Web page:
TRACING THE LEGACY OF ACCIDENTAL SPILLS AND RELEASES OF MARCELLUS WASTEWATER IN PENNSYLVANIA
In the months following the spill, major and trace element concentrations in the surface water were up to 100 times higher than background values. Concentrations of trace metals (Ni, Pb, Zn) were above chronic criterion continuous concentration (CCC) and criterion maximum concentration (CMC) values. The concentrations in the samples collected from the pond decrease over time with the lowest values recorded in samples collected in November 2011, however, the majority of concentrations are still elevated relative to background concentrations over a year following the spill.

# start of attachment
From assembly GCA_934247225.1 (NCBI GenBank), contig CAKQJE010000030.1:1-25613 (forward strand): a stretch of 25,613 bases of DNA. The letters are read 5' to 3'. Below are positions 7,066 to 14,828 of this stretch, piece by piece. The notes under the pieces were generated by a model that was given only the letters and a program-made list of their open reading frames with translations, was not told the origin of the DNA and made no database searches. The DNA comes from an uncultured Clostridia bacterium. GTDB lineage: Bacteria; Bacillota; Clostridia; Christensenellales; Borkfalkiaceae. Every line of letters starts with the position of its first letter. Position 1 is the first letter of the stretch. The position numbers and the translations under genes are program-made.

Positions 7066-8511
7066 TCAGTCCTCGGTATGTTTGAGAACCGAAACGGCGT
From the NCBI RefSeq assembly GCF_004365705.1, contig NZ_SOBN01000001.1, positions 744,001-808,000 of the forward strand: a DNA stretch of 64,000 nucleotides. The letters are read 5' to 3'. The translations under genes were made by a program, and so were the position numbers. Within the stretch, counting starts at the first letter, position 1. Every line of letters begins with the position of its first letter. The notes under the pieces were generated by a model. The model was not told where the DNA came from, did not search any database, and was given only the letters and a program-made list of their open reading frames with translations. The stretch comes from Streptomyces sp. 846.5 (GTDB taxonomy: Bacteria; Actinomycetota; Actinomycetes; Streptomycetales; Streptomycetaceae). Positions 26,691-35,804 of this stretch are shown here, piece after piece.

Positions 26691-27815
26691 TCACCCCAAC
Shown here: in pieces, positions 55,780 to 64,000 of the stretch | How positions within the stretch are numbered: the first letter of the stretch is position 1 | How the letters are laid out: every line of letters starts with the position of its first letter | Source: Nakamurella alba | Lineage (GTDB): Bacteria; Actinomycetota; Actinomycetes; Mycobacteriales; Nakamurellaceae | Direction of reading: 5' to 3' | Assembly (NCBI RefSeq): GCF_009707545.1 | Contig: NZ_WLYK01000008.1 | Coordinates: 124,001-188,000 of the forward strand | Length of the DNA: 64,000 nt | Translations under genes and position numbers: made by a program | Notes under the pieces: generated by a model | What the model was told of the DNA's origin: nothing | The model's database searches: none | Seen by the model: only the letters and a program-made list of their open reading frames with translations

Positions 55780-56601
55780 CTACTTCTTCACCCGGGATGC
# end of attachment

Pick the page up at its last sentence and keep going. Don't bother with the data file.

Radium was retained in the sediments over a year following the spill at activities 2 and 30 times background for 228Ra and 226Ra, respectively. The sediment at the spill site also retained 228Ra/226Ra ratios (228Ra/226Ra <0.2) that are distinct from ratios observed in background sediment samples (228Ra/226Ra~1) and suggest that the source of the radium is Marcellus HFFF. Combined, these data indicate that accidental releases of HFFF into the environment can be distinguished from other sources of contamination and could pose potential environmental risks for long-term exposure to aquatic life.